After an investigation, both drivers were arrested. Gutierrez said Joseph G. Antonucci, 56, of Santa Barbara, was charged with assault with a deadly weapon for ramming the other vehicle, while Ryan Luna, 25, of Simi Valley, was charged with battery for throwing the cup. Both men were charged with vehicle-code violations. Antonucci’s bail was set at $30,000 and Luna’s at $5,000.
A 68-year-old Santa Maria bicyclist suffered major injuries when he was struck by a hit-and-run driver the night of Feb. 27.
Santa Maria police Sgt. Jesus Valle said the man was riding his bike at North Broadway and Roemer Way about 11:30 p.m. when he was hit from behind by a vehicle. Officers found the victim unresponsive when they arrived at the scene.
The man, whose identity has not been released, was transported to Marian Regional Medical Center with major injuries, and he remained in serious condition.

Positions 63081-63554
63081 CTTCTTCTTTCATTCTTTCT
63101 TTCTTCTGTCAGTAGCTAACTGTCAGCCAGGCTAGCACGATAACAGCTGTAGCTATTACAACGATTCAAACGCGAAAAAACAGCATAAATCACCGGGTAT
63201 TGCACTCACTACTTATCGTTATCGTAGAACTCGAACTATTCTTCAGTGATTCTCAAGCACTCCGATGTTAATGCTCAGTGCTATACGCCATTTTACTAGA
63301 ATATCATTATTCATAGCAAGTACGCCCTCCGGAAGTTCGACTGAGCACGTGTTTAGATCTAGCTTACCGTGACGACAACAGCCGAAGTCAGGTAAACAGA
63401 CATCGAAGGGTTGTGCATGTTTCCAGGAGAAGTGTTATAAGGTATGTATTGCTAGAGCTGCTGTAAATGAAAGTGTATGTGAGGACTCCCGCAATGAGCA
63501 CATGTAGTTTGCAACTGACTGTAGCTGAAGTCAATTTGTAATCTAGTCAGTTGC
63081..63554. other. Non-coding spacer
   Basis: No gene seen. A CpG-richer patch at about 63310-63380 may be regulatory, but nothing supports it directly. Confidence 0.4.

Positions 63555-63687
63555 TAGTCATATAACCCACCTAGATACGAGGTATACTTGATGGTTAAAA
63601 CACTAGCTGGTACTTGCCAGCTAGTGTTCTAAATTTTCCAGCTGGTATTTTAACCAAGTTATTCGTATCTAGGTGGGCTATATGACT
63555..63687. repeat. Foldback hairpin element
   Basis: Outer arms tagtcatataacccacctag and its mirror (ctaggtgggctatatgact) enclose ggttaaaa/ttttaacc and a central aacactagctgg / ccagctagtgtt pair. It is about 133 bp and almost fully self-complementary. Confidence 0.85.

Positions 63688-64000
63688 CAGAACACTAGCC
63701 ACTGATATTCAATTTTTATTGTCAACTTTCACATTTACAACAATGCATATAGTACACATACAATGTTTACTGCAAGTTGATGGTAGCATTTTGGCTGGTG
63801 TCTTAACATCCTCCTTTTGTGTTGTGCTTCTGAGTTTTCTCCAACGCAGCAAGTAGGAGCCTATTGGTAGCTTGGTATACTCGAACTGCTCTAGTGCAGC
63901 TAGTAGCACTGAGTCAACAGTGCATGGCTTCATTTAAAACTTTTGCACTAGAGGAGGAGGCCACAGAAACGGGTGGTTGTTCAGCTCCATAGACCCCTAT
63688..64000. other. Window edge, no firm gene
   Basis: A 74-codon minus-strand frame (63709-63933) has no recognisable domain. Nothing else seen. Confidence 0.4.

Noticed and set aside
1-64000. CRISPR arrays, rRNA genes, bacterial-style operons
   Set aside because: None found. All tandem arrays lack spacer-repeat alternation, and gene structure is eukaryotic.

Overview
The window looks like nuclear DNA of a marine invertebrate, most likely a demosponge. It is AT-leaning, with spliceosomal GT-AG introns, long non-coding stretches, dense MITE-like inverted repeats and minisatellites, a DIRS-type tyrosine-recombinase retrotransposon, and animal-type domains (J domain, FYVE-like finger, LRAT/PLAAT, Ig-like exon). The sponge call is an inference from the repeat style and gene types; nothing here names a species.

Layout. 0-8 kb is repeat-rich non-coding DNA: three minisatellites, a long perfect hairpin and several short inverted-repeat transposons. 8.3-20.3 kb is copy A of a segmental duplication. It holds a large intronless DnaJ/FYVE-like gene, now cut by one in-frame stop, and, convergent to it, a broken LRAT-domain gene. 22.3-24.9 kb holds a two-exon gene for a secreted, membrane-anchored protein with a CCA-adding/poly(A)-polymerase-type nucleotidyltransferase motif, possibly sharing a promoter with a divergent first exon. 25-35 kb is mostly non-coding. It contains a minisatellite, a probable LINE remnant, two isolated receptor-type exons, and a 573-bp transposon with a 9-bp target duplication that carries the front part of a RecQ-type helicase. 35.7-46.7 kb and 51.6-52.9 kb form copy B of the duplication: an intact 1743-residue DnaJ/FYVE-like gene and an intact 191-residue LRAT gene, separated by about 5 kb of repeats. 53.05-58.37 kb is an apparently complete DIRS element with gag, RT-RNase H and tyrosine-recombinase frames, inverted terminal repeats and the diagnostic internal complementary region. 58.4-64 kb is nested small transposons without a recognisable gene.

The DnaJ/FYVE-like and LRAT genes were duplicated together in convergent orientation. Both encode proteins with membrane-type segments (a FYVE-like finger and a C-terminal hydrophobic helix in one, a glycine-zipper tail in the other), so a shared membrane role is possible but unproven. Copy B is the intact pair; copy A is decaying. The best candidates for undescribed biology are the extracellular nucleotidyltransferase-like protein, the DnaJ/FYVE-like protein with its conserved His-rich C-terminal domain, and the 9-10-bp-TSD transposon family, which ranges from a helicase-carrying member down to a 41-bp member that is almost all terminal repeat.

The cause of the collision is under investigation. Anyone with information about it is asked to call Santa Maria police at 805.928.3781 x115.
If you’ve driven past Cabrillo Business Park in Goleta recently, you’ve no doubt seen the shoe brand logos adorning the side of Deckers Outdoor Corp.’s new headquarters at the corner of Hollister Avenue and Los Carneros Road. The logos are more than decoration, however; they’re intended to beckon customers to the company’s retail store on the premises.
“Shop in the store using iPads, customize your product, order online, ship direct to your home free of charge or pick up in-store,” said Dave Powers, president of OmniChannel for Deckers. “Whatever the preference, our goal is to align our capabilities to customer demand.”
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There are two ways you can eat ice cream. Are you a Daisy or a Cooper? HT to Jonah Goldberg.
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— Bill Macfadyen is Noozhawk’s founder and publisher. Contact him at firstname.lastname@example.org, follow him on Twitter: @noozhawk, or click here to read previous columns. The opinions expressed are his own.